Decentralization is the key here. Unlike DRM, which linked an MP3 to a specific device (like the iPod), in this thought experiment an audio file backed by an NFT plays on any device or software that can verify ownership. Thus the purchase of a song or an album is also the purchase of its NFT, granting access via various streaming apps. The recording artist or label sets the price and the scarcity. And the absence of scarcity is an option.
There are music marketplaces where these NFTs are purchased. These online stores can look something like Bandcamp, where the NFT buyer can download the accompanying audio or bundle it with merch. These purchases can also go through the website of the label or band — exclusively, if desired. In our dream world, there are handy WordPress plugins for this.
Here’s where we get into the cool stuff within the dream world. I mentioned scarcity. Most music releases will have unlimited NFTs pointing to the audio as the band will want as many listeners as possible. But this model also allows the possibility for limited editions. Let’s say your band wants to release a live album limited to 500 copies. You will only mint 500 NFTs, and you can price these at a collector’s price. Accompanying each with a limited vinyl version of the album, sent to the fan upon purchase, is possible, too. But the digital version has scarcity on its own.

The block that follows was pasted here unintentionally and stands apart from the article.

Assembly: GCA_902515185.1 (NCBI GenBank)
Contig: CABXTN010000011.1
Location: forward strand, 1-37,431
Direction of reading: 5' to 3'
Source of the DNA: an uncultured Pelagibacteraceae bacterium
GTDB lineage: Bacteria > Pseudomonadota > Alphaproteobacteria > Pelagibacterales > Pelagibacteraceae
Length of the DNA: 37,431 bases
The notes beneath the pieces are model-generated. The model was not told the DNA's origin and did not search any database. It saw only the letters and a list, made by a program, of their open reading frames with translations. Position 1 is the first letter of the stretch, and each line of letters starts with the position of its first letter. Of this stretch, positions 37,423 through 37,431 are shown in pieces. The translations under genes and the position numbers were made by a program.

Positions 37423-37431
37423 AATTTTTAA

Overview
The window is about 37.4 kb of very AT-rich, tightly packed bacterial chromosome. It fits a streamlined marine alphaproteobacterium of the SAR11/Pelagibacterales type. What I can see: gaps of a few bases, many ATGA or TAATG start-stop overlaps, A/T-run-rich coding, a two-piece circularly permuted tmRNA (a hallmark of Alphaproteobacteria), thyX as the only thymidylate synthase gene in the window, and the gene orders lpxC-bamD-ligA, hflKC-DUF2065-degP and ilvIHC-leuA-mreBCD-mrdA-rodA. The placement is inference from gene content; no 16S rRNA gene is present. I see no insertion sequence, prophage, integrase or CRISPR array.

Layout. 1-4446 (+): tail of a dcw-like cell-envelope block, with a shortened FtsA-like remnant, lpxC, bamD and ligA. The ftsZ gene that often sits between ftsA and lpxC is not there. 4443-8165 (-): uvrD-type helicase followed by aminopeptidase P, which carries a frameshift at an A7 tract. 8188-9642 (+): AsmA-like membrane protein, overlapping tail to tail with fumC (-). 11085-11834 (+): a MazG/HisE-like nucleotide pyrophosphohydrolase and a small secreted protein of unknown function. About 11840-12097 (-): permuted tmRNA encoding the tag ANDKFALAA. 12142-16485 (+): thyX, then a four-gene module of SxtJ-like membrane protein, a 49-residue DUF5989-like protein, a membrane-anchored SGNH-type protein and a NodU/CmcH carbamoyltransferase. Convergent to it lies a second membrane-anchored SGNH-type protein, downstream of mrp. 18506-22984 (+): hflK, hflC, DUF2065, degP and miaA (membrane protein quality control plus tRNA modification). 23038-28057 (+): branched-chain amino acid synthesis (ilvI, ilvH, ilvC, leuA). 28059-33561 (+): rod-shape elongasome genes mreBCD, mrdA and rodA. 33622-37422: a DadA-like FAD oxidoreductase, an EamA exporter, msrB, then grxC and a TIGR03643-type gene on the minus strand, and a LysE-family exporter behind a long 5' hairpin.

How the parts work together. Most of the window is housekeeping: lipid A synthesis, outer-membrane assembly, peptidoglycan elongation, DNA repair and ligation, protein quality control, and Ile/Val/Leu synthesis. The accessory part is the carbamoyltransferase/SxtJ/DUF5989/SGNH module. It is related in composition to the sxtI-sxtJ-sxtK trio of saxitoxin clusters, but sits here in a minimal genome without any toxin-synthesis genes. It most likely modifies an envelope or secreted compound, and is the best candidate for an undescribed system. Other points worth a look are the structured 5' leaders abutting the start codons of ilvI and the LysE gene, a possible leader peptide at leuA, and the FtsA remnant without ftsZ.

Theoretically, band members can directly receive a piece of an NFT sale. Let’s say a band with four members makes $40 for the sale of each limited album (after any store cuts or processing fees). If the band splits everything evenly, the members will each get $10 every time an album and its NFT are sold, sent directly, and right at the time of sale. This action is embedded in the NFT’s smart contract. The band can set this split for their non-limited $5-a-pop album releases, too.
A fan (or ex-fan) can resell the limited-edition album using its NFT. This creates a digital version of the used CD bin. If the band gains popularity, then the price might go up, just like a rare album on Discogs. But unlike that Discogs sale, the band members can continue to get a cut of each resale as long as the NFT’s smart contract says so. (If there’s a physical album tied to the NFT, then the two could be resold separately. But the value is much higher if sold together.)